I Have The Right To Be A Child

Author: Alain Serres
Illustrator: Aurélia Fronty
Translator: Sarah Ardizzone

Age: 6-12
RRP: £7.99
ISBN: 9781907912115
Publication Date: 10-09-2012
Format: Paperback, 260mm x 260mm
Extent: 40 pages

What are rights?

What are rights?  Why do we have rights? Who has rights? Who bestows these rights? Do we need a document outlining our rights? What does it mean to have rights in the 21st century? What do rights mean to different people in different parts of the world?

In 1989, world leaders decided that children needed a special convention - a legally binding international instrument – incorporating all the minimum entitlements and freedoms of all children that should be respected by governments. Drawn up by the United Nations, the Convention on the Rights of the Child comprises of 54 articles and has been signed by 193 countries.

This exquisitely beautiful picture book takes the articles of the Convention and translates them into a language children can understand, in a non-preachy manner and with full-page artwork to illustrate each of these articles. Topics covered include food and water, healthcare, housing, poverty, international development, gender, race, the environment, disability, education, citizenship, family, war and freedom of speech.

Teaching resources for this title are available to download here or via Amnesty International's website. I have the right to be a child is a multi-layered teaching resource for primary schools that children can read and respond to at their own levels. A brilliant book for classroom and home discussion on the complexities implied by the term ‘rights’ and the big questions about what it means to have rights in the world we live in today.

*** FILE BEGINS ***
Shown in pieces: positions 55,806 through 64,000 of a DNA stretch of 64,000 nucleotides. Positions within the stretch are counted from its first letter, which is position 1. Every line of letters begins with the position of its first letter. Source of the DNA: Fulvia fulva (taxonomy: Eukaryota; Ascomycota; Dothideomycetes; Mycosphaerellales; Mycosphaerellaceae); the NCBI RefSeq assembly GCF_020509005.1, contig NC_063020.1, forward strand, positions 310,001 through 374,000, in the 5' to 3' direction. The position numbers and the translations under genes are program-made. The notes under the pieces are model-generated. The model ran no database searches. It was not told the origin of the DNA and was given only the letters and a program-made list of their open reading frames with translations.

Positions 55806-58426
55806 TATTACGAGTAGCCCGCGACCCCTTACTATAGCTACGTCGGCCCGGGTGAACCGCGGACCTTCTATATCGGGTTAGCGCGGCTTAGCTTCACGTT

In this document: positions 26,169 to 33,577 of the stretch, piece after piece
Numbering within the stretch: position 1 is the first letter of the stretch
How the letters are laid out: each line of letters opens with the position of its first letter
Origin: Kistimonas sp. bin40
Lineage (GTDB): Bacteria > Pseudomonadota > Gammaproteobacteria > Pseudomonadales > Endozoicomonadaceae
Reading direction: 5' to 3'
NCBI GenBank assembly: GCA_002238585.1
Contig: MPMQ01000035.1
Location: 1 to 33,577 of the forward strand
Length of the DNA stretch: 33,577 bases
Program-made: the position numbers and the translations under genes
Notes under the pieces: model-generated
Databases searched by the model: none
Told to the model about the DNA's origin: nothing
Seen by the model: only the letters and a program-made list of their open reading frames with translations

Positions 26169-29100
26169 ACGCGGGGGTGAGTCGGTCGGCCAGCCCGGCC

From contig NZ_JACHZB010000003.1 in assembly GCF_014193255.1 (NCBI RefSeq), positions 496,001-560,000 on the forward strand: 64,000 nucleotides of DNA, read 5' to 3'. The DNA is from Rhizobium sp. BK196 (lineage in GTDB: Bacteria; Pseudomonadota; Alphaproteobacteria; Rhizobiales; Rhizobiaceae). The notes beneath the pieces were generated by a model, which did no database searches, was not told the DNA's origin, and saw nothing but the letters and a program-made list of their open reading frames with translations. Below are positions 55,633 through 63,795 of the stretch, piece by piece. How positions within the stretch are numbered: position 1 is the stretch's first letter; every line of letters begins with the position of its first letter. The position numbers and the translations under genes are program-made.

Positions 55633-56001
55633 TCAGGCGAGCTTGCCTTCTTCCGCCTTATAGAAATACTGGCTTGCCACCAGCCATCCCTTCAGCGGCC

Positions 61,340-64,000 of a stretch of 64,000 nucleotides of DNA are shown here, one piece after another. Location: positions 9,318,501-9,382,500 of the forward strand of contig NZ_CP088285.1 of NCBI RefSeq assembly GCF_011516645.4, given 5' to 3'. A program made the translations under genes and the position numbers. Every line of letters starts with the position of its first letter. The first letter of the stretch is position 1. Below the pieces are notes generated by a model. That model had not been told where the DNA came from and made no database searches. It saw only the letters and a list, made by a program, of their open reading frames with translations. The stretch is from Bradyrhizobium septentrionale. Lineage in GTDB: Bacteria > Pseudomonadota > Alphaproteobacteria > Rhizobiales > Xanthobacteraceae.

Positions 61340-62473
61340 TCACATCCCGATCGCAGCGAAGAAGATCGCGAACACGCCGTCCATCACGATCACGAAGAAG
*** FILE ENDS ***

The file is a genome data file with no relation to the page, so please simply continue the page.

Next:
I have the right to be a child is endorsed by Amnesty International UK and we are very pleased to be working with Amnesty in raising awareness of human rights through education. For more information about Amnesty's work, educational resources and the full Convention on the Rights of the Child (in child-friendly language) visit: www.amnesty.org.uk/education

About the Author, Illustrator & Translator

Alain Serres was born in 1956 in Biarritz, France. He was a school teacher for thirteen years before turning his hand to publishing. In 1996 he founded the independent French publisher, Rue du Monde, of which he is still the Director. Alain has written more than eighty titles for children.

Aurélia Fronty was born in born in France in 1973. After graduating from the art school of Duperré in Paris, she went on to work in fashion before turning her hand to children’s illustration. She has illustrated over forty children’s titles.

Sarah Ardizzone was born in Brussels. She studied theatre in Paris and now lives in London. As a travel writer, her assignments included sailing half-way across the world on a cargo ship. Sarah has translated over 40 books for children and grown-ups, including Little Red Hood and Mr Leon's Paris for Phoenix Yard Books.


Feature article in the TES: Modern foreign languages - Worthy of Discussion. "What are a child's rights? Take two books and start a debate."

Catherine Paver, Times Education Supplement

"An important addition to every children's bookcase." The Guardian

“An immensely valuable KS2 resource - as well as being an appealing, inspiring and accessible read in its own, well, right.”